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January 31 2015

DNA clues could predict when people will die


A biological clock in people's DNA could tell could tell scientists how long they will live.

Researchers have found that chemical changes in DNA can help us understand people’s “biological age” — a measure of how old their body is that seems to be able to predict when people are going to die.

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January 31 2015

Animal DNA on the Go Seen for First Time


A type of DNA for the first time has been observed moving from one cell to another in animals.

Genetic material called mitochondria convert energy from food into a form that can be used by cells. In the experiment, a tumor cell without mitochondrial DNA formed tumors after pulling in DNA from normal cells.

“Our findings overturn the dogma that genes of higher organisms are usually constrained within cells except during reproduction,".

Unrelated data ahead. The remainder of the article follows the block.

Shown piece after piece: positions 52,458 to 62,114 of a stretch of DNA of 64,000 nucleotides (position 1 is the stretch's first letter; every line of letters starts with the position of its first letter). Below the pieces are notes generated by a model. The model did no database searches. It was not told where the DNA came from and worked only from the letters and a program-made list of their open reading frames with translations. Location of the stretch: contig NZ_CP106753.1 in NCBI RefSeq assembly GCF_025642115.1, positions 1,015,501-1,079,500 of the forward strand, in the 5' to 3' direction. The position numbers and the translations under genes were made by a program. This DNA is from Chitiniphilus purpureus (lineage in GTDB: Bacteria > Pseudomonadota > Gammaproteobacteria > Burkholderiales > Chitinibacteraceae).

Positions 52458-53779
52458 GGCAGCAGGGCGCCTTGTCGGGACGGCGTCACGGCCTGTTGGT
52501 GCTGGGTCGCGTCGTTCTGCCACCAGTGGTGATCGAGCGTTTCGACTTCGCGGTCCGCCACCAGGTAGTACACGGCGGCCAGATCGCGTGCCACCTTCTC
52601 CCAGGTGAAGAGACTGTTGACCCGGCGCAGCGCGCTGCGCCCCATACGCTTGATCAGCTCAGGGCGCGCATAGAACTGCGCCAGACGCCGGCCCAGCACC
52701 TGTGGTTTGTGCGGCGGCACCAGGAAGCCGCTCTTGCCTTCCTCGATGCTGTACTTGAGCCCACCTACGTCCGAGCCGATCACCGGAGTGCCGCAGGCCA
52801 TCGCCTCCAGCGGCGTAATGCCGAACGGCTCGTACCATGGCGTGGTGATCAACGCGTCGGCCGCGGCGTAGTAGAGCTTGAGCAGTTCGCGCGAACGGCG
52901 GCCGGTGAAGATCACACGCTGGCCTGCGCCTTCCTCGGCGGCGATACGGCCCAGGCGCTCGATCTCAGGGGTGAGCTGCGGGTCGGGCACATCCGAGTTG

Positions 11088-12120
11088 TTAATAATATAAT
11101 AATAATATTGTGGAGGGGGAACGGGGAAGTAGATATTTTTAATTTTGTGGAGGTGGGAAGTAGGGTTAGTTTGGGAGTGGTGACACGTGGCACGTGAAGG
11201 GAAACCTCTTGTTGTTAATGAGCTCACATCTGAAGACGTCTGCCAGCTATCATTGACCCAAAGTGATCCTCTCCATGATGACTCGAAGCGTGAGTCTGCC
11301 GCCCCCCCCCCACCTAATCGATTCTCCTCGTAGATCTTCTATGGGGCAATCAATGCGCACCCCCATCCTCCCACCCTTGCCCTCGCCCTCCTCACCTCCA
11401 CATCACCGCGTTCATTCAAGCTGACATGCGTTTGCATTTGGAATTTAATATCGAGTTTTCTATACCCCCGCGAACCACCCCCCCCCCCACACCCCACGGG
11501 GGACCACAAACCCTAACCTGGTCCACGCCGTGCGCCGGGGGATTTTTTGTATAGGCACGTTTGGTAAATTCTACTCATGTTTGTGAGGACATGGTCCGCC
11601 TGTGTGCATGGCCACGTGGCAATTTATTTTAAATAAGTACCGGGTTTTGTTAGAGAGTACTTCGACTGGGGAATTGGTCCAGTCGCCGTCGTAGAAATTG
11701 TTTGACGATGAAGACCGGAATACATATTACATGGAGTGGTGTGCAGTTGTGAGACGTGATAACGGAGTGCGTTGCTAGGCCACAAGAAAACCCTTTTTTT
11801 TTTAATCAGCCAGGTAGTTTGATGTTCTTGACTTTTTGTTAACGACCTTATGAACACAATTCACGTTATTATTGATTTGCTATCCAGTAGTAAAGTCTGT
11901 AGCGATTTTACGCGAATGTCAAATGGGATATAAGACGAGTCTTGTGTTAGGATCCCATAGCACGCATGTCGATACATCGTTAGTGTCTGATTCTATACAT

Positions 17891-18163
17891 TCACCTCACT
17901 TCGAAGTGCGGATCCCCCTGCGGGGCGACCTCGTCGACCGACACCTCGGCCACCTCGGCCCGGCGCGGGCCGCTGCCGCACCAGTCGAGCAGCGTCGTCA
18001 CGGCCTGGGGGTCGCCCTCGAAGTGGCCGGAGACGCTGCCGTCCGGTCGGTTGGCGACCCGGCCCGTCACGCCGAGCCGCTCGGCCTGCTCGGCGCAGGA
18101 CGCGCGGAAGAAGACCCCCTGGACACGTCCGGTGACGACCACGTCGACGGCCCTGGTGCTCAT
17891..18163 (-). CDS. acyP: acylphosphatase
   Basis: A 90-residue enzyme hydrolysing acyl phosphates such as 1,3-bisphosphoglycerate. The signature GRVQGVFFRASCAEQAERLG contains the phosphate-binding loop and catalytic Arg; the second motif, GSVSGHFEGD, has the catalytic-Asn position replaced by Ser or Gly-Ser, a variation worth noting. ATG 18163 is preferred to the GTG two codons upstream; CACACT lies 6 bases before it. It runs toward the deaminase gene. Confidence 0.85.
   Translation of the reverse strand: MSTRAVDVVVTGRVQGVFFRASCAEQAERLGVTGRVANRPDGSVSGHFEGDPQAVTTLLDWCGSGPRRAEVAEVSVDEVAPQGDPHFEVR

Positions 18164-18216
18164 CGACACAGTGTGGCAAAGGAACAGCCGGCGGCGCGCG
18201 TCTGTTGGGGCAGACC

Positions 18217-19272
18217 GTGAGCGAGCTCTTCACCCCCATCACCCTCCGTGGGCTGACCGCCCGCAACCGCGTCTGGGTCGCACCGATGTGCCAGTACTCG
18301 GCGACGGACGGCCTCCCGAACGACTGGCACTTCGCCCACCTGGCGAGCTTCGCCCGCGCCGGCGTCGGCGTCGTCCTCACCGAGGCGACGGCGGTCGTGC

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January 31 2015

Baby chicks think small numbers belong on the left, just like us


A new study found that chicks associate the left side with smaller numbers and the right side with higher numbers.

To see how this relates to you, let's begin with our own, short experiment. Imagine the numbers 1-10 in a horizontal line.


Alt: Bird brain? Study says chicks count like we do

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January 31 2015

Baleen whales hear with their bones, study finds


A biologist and an engineer have published a study in the journal PLOS ONE that suggests the skulls of baleen whales have evolved the ability to feel sound in their bones.


Related: Ageing whales: Scars reveal social secrets - "By following them over four years and cataloguing them based on each individual's numerous scars, the scientists were able to reveal new social insights.Most striking were the long-term relationships the whales appeared to form."
Related: A rare megamouth shark just washed up in the Philippines